Socio-Temporal Dynamics in Peer Interaction Events

Socio-Temporal Dynamics in Peer Interaction Events

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Bodong Chen

March 25, 2020
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  1. Socio-Temporal Dynamics in Peer Interaction Events Bodong Chen, University of

    Minnesota Oleksandra Poquet, University of South Australia #LAK20, March 25, 2020 [Link to paper: bit.ly/lak20-rem]
  2. Social Participation in online/blended learning Photo Credit

  3. Social Participation Is linked to: Academic performance “Soft skills” Sense

    of belonging Social capital … Photo Credit (Jo, Park & Lee, 2017; Joksimović, Gasević, Kovanovic, Riecke & Hatala, 2015; Zheng & Warschauer, 2015)
  4. Social Participation & Peer Interaction Pedagogical models Digital tools, social

    media Informal spaces … Various attempts to foster Photo Credit (Dennen, 2005; Marbouti & Wise, 2016; Sadowski, Pediaditis & Townsend, 2017; Wang, 2005; Wise & Chiu, 2011)
  5. There is a participation gap in classroom discussions (Chen &

    Huang, 2019; Vaquero & Cebrian, 2013)
  6. Social Participation & Peer Interaction A methodological gap in analyzing

    Photo Credit
  7. A major, enduring question: What are the mechanisms of social

    interaction in asynchronous online discussions? Photo Credit
  8. Framework

  9. Research question: How does socio-temporal dynamics contribute to social interaction

    in asynchronous online discussions? Photo Credit
  10. Study Context Courses n n_posts n_activity 2711 Technology and Ethics

    21 276 1137 2713 Info Systems 82 795 3470 2758 Operations Management 29 110 829 2768 IT and Solutions A 33 277 1031 2839 IT and Solutions B 20 189 652 2853 Innovation Management A 43 159 1379 3446 Innovation Management B 43 121 1389 a pin reactions replies A board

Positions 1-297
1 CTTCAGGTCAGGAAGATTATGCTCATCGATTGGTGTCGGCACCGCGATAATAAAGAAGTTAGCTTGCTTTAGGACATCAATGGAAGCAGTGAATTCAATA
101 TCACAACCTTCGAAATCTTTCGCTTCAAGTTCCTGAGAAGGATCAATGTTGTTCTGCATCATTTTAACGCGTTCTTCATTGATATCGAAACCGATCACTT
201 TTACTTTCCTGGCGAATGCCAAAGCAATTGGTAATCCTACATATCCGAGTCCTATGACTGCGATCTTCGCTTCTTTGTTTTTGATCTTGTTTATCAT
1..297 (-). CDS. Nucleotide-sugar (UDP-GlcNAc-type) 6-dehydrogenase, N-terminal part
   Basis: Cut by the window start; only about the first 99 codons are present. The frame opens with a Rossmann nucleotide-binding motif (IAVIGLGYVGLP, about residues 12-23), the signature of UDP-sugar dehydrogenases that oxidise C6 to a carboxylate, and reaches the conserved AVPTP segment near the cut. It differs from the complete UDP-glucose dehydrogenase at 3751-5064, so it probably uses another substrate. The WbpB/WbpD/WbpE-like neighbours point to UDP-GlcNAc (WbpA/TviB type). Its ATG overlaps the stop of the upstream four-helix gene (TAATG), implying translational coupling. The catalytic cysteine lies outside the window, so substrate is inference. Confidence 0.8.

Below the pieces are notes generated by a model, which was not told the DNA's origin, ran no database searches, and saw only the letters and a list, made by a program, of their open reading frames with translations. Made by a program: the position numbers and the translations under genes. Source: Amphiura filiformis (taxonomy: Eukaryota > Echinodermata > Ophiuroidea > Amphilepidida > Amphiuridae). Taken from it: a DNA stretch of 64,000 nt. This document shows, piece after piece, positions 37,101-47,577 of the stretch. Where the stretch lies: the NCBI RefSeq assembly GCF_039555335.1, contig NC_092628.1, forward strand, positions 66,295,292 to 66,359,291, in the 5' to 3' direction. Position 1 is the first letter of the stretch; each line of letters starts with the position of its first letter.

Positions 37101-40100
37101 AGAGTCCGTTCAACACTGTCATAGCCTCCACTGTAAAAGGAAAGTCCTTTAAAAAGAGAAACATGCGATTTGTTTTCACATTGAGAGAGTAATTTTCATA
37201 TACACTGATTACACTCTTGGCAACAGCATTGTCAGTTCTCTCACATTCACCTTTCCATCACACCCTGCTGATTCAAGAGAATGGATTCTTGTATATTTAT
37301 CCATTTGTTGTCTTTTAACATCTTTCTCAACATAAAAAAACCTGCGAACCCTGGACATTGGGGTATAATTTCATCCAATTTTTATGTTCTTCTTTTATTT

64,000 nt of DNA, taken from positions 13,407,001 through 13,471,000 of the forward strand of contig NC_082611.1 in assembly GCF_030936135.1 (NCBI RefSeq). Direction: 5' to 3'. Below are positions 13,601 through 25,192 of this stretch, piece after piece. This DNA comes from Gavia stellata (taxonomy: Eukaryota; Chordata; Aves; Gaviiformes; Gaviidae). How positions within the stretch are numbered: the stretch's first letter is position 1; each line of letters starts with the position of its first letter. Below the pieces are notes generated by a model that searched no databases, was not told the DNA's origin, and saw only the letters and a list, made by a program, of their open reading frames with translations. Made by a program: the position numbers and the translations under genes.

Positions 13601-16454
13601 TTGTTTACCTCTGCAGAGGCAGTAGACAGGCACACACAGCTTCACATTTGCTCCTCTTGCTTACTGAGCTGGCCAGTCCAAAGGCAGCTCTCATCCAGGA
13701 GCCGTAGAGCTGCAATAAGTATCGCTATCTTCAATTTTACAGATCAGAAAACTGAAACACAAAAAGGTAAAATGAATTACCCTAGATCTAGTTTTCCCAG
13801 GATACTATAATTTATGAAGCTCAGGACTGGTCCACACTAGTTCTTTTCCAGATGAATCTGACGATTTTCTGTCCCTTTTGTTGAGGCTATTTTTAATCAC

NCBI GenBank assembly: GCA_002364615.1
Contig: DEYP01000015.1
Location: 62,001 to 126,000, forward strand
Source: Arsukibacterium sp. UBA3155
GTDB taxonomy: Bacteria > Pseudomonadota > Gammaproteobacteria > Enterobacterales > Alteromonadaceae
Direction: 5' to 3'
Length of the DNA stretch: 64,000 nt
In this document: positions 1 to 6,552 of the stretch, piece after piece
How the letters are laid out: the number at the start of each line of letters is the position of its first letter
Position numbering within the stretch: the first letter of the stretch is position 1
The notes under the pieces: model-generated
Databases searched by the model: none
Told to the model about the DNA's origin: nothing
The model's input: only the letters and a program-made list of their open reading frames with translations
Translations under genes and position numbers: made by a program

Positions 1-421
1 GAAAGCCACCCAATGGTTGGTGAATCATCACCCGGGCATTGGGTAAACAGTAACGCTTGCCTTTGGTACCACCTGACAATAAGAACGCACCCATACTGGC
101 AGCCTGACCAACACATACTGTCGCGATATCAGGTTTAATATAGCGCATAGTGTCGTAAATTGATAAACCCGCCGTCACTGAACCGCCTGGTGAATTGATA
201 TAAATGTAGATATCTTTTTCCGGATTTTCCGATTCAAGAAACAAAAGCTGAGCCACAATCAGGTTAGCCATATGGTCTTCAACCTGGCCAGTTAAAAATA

11. Data Analysis 1) Temporal profiles of learners Logs each day

    of the week Finite mixture models Time-consistent posters Last-minute posters
  12. Sequential Structural Signatures (SSSs) 2) Relational Event Modeling (REM) i

    j i j i j i j t (Butts, 2008; Leenders et al., 2015; Pilny et al., 2016) Past relational events Actor attributes Exogenous factors The next event
  13. Effects Visualization Description Past relational events Nodal: Total Degree (NTDegRec)

    Dyadic: Familiarity (RSndSnd) Reciprocity (RRecSnd) Triadic: Outbounding shared partner (OSPSnd) Well-connected students to receive more interactions Past interactions to happen again Past interactions to be reciprocated Shared outbounding partners → direct interactions Modeled SSSs and Actor Attributes i j i j k i j t t’ i j t t’
  14. Effects Description Past relational events (cont’d) Immediate Effects: Participation Shifts

    (Gibson, 2005): AB → BA AB → BY AB → AY AB → XB Reciprocation Pay-it-forward or hand-off Activity bursts, persistence of source Popularity, persistence of target Actor attributes (controls) Time-consistent Role Being time-consistent (vs. last-minute) Instructor (vs. student) Modeled SSSs and Actor Attributes (cont’d)
  15. Findings

  16. Course 1 How the interaction networks look like?

  17. Relational Event Models

  18. Key REM results (1) -- node/actor attributes • Time-consistent learners

    → Positive tendency to reply to others (4/7) → Mixed tendency to receive replies (2+,1- / 7) • Being the instructor → Positive tendency to reply to others (4/7) → Negative tendency to receive replies (6/7)
  19. Key REM results (2) -- socio-temporal structures • Learner total

    degree → Positive tendency to receive replies (7/7) • Past A→B ties → Positive tendency to A→B ties (7/7) → Positive tendency to B→A ties (6/7) • A and B have an outbounding shared partner (e.g., A→C←B) → Only weak positive tendency to A→B ties (4/7)
  20. Key REM results (3) -- immediate effects • One A→B

    tie → Strong positive tendency to have a A→Y tie immediately next (7/7) → Positive tendency to have a Y→B tie immediately next (6/7) → Positive tendency to have a B→A tie immediately next (4/7) → Mixed results about having a B→Y tie immediately next (3+,1- / 7)
  21. Key Takeaways • Peer interaction is shaped by a range

    of factors. • The analysis of peer interaction can benefit from focusing on relational events rather than relational states. • Social dynamics and temporal dynamics in peer interaction networks are intertwined.
  22. Limitations and Future Work • Data sources were limited to

    timestamped activity logs ◦ No information about demographics ◦ No information about post content • Combine relational event modeling w/ discourse analysis • Develop and contrast pedagogical strategies • Novel statistics for learning analytics tools
  23. Thank You! Bodong Chen Email: chenbd@umn.edu Twitter: @bod0ng Website: bodong.me

    Sasha Poquet Email: sspoquet@gmail.com Twitter: @choux Website: learningpoop.com